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Must Scientific Knowledge Be Considered Relative?

 
 
JLNobody
 
  1  
Reply Wed 9 Nov, 2011 08:02 pm
@bigstew,
Some poems are also more consistent with experience, but this does not make them absolutely factual.
You say that "Epistemic realism does assume there are absolute truths (real facts) though we may never know with any certainty what these truths are." Consider that we may never know with any certainty what they are because they are no more than interpretations. Your "real facts" are "little theories."
0 Replies
 
wandeljw
 
  2  
Reply Thu 10 Nov, 2011 12:06 pm
Quote:
POSTMODERNIST RHETORIC DOES NOT CHANGE FUNDAMENTAL SCIENTIFIC FACTS
(Irving M. Klotz, The Scientist Magazine, July 22, 1996)

Few natural scientists have heard of philosophers Paul de Man, Jacques Derrida, and Michel Foucault, or any of their followers in the modes of literary criticism, historical analysis, and social studies known collectively as "postmodernist criticism." These approaches-also given new names, such as deconstructionism, structuralism, and social constructionism-question the justifications for authoritative statements on meaning or significance of facts or concepts in the natural sciences. While such views may be fine for literary, historical, or social criticism, they should have little pertinence in theory or experimentation in the life sciences.

As a communal enterprise, science strives to formulate statements that are true and objective. By true, we mean that the statements correspond to our observations of natural phenomena over time with progressively increasing accuracy. By objective, we mean that the statements have been purged of any prejudices and predilections of individual participants in the enterprise.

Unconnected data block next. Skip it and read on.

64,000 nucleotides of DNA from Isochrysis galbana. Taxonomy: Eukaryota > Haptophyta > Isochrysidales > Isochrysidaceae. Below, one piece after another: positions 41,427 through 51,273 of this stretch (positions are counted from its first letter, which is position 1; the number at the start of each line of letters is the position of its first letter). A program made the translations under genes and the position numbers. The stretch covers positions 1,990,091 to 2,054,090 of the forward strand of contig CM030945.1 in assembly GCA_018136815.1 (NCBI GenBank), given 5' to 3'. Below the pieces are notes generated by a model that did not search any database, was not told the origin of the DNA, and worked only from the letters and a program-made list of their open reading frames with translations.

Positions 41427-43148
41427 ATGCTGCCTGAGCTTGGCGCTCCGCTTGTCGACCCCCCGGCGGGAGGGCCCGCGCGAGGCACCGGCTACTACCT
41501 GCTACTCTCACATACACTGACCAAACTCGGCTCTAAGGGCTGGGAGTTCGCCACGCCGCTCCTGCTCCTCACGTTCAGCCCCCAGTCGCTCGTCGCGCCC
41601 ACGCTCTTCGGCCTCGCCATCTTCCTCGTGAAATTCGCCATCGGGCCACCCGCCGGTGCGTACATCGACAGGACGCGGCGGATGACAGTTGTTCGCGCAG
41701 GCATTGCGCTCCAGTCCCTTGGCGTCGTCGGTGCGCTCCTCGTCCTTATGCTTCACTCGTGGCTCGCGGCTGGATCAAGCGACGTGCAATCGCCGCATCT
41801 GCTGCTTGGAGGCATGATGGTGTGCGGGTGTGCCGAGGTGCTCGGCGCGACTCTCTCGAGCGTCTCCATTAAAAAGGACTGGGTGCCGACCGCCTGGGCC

Antithetically, postmodernists assert that scientific views of nature are "social constructions." They are neither true nor objective, since there are no such things as facts. On the contrary, postmodernists claim that science is relative and subjective, the product of political, cultural, social, and religious influences, no more valid than other mythic systems, or narratives.

Contemporary postmodernists chastise scientists for ignoring new critical insights, which some contend could facilitate scientific advances dramatically. Some, such as feminist philosopher Sandra Harding, argue that we need to develop new processes using the perspectives of underrepresented groups (Whose Science, Whose Knowledge?, Cornell University Press, 1991).

In her essay, "Claims of Truth" (Signs: Journal of Women in Culture and Society, 14[3]:533-58, 1989), political scientist Mary Ellen Hawkesworth points out that "a fact is a contestable component of a theoretically constituted order of things."

Perhaps the most trenchant presentation of postmodernist view is that of the poet and classicist Anne Carson, a professor at McGill University in Montreal, who in a television program opined that scientists operate under the "happy delusion that there are such things as facts" (R. Selzer, Chemical and Engineering News, 73[17]:52-3, 1995).

So what is it that practicing scientists are ignoring? Why is it that scientists acquainted with writings about science coming from postmodernists in the humanities and social sciences find them cartoonishly distorted presentations?

Some two months ago, a magnificent parody of postmodernist analysis was published by Alan Sokal, a professor of physics at New York University. His article, entitled "Transgressing the Boundaries: Toward a Transformative Hermeneutics of Quantum Gravity" (Social Text, 46-47:217-52, 1996), is full of postmodernist jargon and solecisms that are combined with nonsensical scientific and mathematical statements and concepts. The opening paragraph of the satire claims that scientists cling to dogma imposed during the Enlightenment, "that there exists an external world, whose properties are independent of any individual being and indeed of humanity as a whole." The article was extensively and meticulously footnoted in 10 pages of references.